HealthLink On Air

Interviews

HealthLink on Air radio show/podcast: May 29, 2016

May 25th, 2016 by James Howe

May 29, 2016

Vascular surgeon Michael Costanza, MD, goes over the importance of screening for vascular diseases. Research scientist Stephen Glatt, PhD, discusses the genetic epidemiology of neuropsychiatric disorders. Meaghan Greeley and Tiffany Brec from Vera House talk about strategies for stopping sexual violence.

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HealthLink on Air radio show/podcast: May 22, 2016

May 20th, 2016 by James Howe

May 22, 2016

Stephen Glatt, PhD, and Seetha Ramanathan, MD, talk about Mental Health First Aid. Nurse Cathy Narcavage-Bradley tells what new and expectant parents need to know. Jennifer Kelly, DO, explains the role of the endocrine system in osteoporosis. Psychologist Rich O’Neill, PhD, provides a “Check Up from the Neck Up.”

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HealthLink on Air radio show: May 15, 2016

May 12th, 2016 by James Howe

May 15, 2016

Upstate surgeon Scott Albert, MD, explains the new way of thinking about thyroid cancer. Upstate toxicologist William Eggleston tells of the dangers of hydrocarbons and commonly abused medications. Support group facilitator Christine Kowaleski discusses postpartum depression and psychosis with Central New York mother Heather Sherman.

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Mental health researchers focus on interplay of nature, nurture

May 19th, 2016 by James Howe

The debate over whether nature (genes) or nurture (environment) contributes more to mental and other disorders is moving toward how nature and nurture interact. A genetically predisposed person might be “resilient” and never develop a mental disorder, perhaps because of environmental factors, says Stephen Glatt, PhD, an associate professor of neuroscience and physiology at Upstate. Fast-moving research in this area is also examining whether environmentally acquired traits could then be passed on to one’s children. Glatt is recruiting families with children ages 6 to 12 (both with and without mental health issues) for a large genetic study he is conducting.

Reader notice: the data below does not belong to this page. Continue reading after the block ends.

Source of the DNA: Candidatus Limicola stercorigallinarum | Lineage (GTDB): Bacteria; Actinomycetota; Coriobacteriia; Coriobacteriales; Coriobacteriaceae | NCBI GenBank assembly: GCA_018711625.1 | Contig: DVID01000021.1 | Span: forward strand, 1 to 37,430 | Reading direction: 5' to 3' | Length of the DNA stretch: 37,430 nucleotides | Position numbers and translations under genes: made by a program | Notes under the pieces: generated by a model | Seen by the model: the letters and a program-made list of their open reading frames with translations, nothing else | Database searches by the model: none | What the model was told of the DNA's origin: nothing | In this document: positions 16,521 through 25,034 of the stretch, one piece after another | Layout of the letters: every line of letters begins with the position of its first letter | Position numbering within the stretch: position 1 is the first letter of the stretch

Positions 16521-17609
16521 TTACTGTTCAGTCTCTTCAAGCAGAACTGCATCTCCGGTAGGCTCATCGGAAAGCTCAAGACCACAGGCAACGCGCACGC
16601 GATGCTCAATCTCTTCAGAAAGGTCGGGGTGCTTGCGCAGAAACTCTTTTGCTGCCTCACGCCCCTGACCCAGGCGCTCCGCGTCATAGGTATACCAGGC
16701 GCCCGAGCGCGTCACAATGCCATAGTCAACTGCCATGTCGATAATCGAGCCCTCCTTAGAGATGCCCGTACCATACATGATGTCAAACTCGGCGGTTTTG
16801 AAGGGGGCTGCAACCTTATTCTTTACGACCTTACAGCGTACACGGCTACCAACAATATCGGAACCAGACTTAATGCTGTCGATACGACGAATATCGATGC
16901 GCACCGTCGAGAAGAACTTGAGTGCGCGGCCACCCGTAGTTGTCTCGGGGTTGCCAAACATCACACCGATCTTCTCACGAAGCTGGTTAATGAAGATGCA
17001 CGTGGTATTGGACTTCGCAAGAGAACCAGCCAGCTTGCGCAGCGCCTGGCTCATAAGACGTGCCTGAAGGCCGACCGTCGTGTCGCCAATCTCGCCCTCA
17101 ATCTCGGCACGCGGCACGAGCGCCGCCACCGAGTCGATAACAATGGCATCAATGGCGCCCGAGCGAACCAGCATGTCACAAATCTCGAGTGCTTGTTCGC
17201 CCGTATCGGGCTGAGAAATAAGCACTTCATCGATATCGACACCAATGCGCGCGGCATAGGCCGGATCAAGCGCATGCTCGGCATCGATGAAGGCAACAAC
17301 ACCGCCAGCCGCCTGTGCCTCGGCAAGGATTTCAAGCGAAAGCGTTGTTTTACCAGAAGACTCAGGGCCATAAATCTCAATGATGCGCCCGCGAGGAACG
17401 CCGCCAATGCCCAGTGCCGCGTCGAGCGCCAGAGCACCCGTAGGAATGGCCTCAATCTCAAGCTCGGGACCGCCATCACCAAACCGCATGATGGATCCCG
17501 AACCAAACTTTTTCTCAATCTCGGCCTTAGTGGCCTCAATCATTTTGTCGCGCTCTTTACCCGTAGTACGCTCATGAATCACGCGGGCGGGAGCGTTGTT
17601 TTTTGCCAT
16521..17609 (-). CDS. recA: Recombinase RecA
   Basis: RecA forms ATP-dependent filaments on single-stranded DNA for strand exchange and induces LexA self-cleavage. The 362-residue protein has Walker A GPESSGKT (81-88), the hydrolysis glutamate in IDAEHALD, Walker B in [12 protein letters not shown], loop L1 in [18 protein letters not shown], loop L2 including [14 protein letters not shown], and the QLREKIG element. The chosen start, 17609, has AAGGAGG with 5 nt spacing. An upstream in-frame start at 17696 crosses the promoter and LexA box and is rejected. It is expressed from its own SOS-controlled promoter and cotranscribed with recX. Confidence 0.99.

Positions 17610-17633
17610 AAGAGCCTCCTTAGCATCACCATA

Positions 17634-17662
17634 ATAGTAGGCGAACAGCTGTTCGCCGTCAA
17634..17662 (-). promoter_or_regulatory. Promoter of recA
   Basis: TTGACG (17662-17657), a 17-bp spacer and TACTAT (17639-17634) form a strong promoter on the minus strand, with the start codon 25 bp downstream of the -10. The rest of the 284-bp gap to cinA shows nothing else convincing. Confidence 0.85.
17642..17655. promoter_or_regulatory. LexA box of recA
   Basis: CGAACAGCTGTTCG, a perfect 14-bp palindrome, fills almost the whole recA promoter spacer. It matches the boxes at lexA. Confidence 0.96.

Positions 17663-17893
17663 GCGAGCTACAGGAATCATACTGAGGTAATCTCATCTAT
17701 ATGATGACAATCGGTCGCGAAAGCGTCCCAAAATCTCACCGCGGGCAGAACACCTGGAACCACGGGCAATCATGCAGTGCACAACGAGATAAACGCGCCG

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Mental Health First Aid trains lay people to deal with mentally ill youth

May 19th, 2016 by James Howe

The earlier a mental health problem can be identified and dealt with, the better. That is part of the reasoning behind increased funding to expand Mental Health First Aid, a longstanding program in Central New York, say Seetha Ramanathan, MD, (at left in photo) a psychiatrist with the state Office of Mental Health, and Stephen Glatt, PhD, an Upstate associate professor of psychiatry and behavioral sciences (at right). The program, used worldwide, trains lay people to recognize mental problems in young people and direct them to services, while fostering empathy and lessening the stigma of mental illness.

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Survivor brings polio’s legacy of terror, hope to life

May 19th, 2016 by James Howe

Polio epidemics, which paralyzed and killed children and terrified parents before Jonas Salk, MD, developed a vaccine, are brought to life by a survivor of a 1953 outbreak. Janice Flood Nichols was a DeWitt first-grader when she and seven classmates were stricken. Three of them, including her twin brother, Frankie, died (the twins are shown on their last birthday before his death, and Nichols is shown at right in a recent photo). Nichols recovered, took part in the Salk vaccine trials of 1954 and today advocates for vaccination against polio and other diseases. She also touches on her mild case of post-polio syndrome, which can attack polio survivors decades later.

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Classes help new, expectant parents learn the basics of baby care

May 19th, 2016 by James Howe